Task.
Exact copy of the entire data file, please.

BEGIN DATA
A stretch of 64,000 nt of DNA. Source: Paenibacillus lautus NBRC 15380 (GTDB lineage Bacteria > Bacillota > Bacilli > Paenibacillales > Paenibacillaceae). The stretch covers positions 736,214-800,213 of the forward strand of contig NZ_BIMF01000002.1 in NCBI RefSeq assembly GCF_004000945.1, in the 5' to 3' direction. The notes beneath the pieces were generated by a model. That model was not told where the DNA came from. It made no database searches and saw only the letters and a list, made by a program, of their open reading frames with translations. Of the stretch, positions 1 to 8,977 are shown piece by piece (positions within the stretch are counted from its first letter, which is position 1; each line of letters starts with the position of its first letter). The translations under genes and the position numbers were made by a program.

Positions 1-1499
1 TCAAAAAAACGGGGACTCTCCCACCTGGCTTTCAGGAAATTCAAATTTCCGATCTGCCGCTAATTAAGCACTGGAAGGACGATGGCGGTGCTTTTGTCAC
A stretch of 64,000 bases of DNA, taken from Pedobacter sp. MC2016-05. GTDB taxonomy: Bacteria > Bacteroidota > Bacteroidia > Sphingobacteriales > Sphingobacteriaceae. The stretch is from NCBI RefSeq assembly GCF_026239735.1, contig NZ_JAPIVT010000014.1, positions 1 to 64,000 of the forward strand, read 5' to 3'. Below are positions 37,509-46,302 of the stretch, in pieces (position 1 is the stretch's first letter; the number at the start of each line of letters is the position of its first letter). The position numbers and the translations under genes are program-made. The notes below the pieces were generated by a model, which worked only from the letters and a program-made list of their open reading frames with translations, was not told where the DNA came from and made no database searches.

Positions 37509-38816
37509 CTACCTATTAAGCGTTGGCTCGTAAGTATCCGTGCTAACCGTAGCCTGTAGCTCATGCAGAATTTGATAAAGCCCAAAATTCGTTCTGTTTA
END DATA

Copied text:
A stretch of 64,000 nt of DNA. Source: Paenibacillus lautus NBRC 15380 (GTDB lineage Bacteria > Bacillota > Bacilli > Paenibacillales > Paenibacillaceae). The stretch covers positions 736,214-800,213 of the forward strand of contig NZ_BIMF01000002.1 in NCBI RefSeq assembly GCF_004000945.1, in the 5' to 3' direction. The notes beneath the pieces were generated by a model. That model was not told where the DNA came from. It made no database searches and saw only the letters and a list, made by a program, of their open reading frames with translations. Of the stretch, positions 1 to 8,977 are shown piece by piece (positions within the stretch are counted from its first letter, which is position 1; each line of letters starts with the position of its first letter). The translations under genes and the position numbers were made by a program.

Positions 1-1499
1 TCAAAAAAACGGGGACTCTCCCACCTGGCTTTCAGGAAATTCAAATTTCCGATCTGCCGCTAATTAAGCACTGGAAGGACGATGGCGGTGCTTTTGTCAC
A stretch of 64,000 bases of DNA, taken from Pedobacter sp. MC2016-05. GTDB taxonomy: Bacteria > Bacteroidota > Bacteroidia > Sphingobacteriales > Sphingobacteriaceae. The stretch is from NCBI RefSeq assembly GCF_026239735.1, contig NZ_JAPIVT010000014.1, positions 1 to 64,000 of the forward strand, read 5' to 3'. Below are positions 37,509-46,302 of the stretch, in pieces (position 1 is the stretch's first letter; the number at the start of each line of letters is the position of its first letter). The position numbers and the translations under genes are program-made. The notes below the pieces were generated by a model, which worked only from the letters and a program-made list of their open reading frames with translations, was not told where the DNA came from and made no database searches.

Positions 37509-38816
37509 CTACCTATTAAGCGTTGGCTCGTAAGTATCCGTGCTAACCGTAGCCTGTAGCTCATGCAGAATTTGATAAAGCCCAAAATTCGTTCTGTTTA